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The Apocryphal Old Testament Collection of the most important non-canonical Old Testament books designed for general use.

The Testament of Job - Introduction

If the ‘liber qui appellatur Testamentum Job, apocryphus’ mentioned in the Gelasian Decree refers to our Testament, there would seem to have been a Latin version of it circulating in the West in the fifth and sixth centuries. But apart from this possibility, there is no reference to the Testament, or certain quotation from it, anywhere in antiquity.

The Testament was first introduced to the modern world by A. Mai, who in 1833 printed a Greek text in the seventh volume of his Scriptorum Veterum Nova Collectio. Mai did not disclose the source of his text, since identified as the 13th century Vatican MS Vat. gr. 1238. In 1890 M. R. James ‘was able to examine a MS of the Testament at Paris’: this was B.N. gr. 2658 (11th century), containing also the Testaments of the Twelve Patriarchs as well as the well-known ‘Interpretation of Hebrew Names’ and the ‘Questions and Answers’ attributed to Anastasius of Sinai; and it was this MS that was used by James as the foundation of his edition in 1897 , the variants of Mai's text, which are often considerable, being set out in full in the apparatus. The only other MS known to James was Paris B.N. gr. 938 (16th century), which was obviously a transcript of B.N. gr. 2658 and therefore negligible. In 1911 the collation of a fourth MS (Messina San Salvatore 29; AD 1307), made against James's text, was published by A. Mancini. 1 A. Mancini, ‘Per la critica del “Testamentum Iob” (= Rendiconti della Reale Accademia dei Lincei, Ser. V, xx (1911), pp. 479–502).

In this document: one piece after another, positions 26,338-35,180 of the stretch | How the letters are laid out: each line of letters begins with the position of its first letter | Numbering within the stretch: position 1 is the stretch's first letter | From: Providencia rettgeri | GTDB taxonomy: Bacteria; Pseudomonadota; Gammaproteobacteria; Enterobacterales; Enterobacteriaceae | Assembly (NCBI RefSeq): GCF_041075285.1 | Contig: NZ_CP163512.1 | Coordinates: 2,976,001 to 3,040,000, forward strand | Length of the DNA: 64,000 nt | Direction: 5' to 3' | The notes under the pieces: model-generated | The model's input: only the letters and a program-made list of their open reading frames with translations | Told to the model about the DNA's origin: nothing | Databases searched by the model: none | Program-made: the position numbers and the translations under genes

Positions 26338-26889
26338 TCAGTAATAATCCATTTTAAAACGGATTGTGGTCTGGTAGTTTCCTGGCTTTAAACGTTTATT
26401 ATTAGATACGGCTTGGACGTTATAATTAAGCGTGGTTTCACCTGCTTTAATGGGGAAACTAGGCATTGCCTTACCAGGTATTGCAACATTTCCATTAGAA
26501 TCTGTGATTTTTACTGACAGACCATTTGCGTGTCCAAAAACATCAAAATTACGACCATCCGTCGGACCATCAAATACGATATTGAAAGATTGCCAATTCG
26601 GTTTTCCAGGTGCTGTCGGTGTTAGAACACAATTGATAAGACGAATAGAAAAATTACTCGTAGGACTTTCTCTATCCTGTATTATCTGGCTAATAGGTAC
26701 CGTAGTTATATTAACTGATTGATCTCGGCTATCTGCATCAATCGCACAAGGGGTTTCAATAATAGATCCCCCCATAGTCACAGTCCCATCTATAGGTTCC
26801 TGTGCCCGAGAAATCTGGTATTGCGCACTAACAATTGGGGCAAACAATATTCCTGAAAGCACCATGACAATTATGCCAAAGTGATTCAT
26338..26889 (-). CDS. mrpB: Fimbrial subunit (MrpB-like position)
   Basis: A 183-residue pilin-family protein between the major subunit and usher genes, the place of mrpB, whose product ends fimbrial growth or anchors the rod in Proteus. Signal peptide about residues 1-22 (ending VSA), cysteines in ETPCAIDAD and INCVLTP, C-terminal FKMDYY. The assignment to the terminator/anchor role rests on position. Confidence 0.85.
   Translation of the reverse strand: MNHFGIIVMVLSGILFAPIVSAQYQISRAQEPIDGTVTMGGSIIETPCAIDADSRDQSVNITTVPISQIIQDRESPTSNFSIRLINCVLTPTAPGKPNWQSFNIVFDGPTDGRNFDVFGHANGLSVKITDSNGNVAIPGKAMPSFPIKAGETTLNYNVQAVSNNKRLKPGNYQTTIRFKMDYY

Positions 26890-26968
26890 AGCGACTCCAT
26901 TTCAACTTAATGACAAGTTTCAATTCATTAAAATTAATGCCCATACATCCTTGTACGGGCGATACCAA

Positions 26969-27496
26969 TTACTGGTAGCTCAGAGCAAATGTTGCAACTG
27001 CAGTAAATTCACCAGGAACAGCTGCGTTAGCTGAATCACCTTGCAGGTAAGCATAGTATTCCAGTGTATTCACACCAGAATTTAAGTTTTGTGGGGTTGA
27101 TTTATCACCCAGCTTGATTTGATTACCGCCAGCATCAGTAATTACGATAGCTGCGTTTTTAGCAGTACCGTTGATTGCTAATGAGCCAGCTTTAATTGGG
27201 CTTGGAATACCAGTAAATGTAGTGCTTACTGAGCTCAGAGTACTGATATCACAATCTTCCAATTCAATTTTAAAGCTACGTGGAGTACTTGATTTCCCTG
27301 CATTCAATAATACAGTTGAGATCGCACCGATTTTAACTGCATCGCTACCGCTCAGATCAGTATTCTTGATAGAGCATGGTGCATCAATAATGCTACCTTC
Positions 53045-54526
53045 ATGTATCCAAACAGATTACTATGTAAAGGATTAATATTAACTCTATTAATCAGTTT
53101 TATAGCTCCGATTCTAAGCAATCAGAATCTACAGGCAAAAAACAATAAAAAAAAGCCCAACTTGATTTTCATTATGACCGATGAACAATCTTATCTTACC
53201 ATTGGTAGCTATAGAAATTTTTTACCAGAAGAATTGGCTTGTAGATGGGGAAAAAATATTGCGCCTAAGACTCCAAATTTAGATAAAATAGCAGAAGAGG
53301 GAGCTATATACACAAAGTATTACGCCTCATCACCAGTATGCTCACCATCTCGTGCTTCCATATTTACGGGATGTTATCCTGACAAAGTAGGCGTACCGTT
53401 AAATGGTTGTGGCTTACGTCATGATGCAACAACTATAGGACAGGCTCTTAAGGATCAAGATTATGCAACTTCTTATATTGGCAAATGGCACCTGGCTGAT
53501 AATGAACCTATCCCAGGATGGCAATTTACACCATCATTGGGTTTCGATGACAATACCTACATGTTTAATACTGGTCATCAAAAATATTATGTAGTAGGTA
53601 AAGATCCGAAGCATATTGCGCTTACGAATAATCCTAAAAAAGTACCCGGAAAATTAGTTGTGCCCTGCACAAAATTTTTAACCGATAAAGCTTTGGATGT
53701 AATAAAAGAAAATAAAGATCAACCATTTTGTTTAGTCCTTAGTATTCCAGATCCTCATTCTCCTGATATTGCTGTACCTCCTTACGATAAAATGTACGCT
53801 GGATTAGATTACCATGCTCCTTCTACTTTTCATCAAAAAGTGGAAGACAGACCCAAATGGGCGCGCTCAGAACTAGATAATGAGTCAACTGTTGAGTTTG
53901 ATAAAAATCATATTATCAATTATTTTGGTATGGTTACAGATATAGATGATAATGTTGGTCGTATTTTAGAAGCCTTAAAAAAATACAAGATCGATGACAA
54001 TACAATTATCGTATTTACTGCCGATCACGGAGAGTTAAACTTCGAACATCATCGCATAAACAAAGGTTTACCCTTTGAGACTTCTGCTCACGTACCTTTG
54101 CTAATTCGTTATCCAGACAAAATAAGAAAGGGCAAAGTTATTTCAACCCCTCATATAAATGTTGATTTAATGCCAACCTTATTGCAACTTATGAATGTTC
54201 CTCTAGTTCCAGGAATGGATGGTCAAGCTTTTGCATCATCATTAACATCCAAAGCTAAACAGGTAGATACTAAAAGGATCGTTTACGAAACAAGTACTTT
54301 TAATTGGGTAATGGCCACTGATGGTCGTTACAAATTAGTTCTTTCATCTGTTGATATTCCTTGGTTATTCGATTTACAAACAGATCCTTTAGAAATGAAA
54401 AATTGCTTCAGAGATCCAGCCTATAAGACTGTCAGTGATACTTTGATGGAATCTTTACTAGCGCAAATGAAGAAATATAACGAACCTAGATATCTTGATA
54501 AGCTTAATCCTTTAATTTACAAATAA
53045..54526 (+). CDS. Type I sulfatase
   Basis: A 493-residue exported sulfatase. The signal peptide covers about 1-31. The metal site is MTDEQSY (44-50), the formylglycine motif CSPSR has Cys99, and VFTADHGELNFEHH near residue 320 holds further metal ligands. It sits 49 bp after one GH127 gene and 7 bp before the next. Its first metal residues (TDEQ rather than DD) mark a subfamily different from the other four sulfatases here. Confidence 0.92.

Meanwhile, the existence of a version in Slavonic had been brought to light. In 1878 S. Novaković published the first text of this version from a MS in Belgrade; and thirteen years later Gj. Polívka produced a critical edition, printing the text of a Šafařík MS as his basic text and adding the variants of the Belgrade MS and another from Moscow in his apparatus. For text-critical purposes, however, the Slavonic version has not proved of much assistance; it is exceedingly periphrastic and there are many (obviously deliberate) abbreviations and expansions.

The Greek text in S. P. Brock's edition of 1967 , as in James's edition, is basically that of the Paris MS (= P); though where P is manifestly corrupt preference is given to the readings of either the Vatican MS (= V), or the San Salvatore MS (= S), or both. Because of its internal complications reference is made in the apparatus to the Slavonic version only when it clearly confirms a Greek variant.

The American Society of Biblical Literature Pseudepigraha Group edition, which was published seven years after Brock under the editorship of R. A. Kraft, had of necessity to rely on the same Greek MSS. However, as might be expected in an attempt at what was described as ‘a step towards an eclectic text’, P assumes rather less prominence than previously. Moreover, the traditional verse divisions were not a little modified.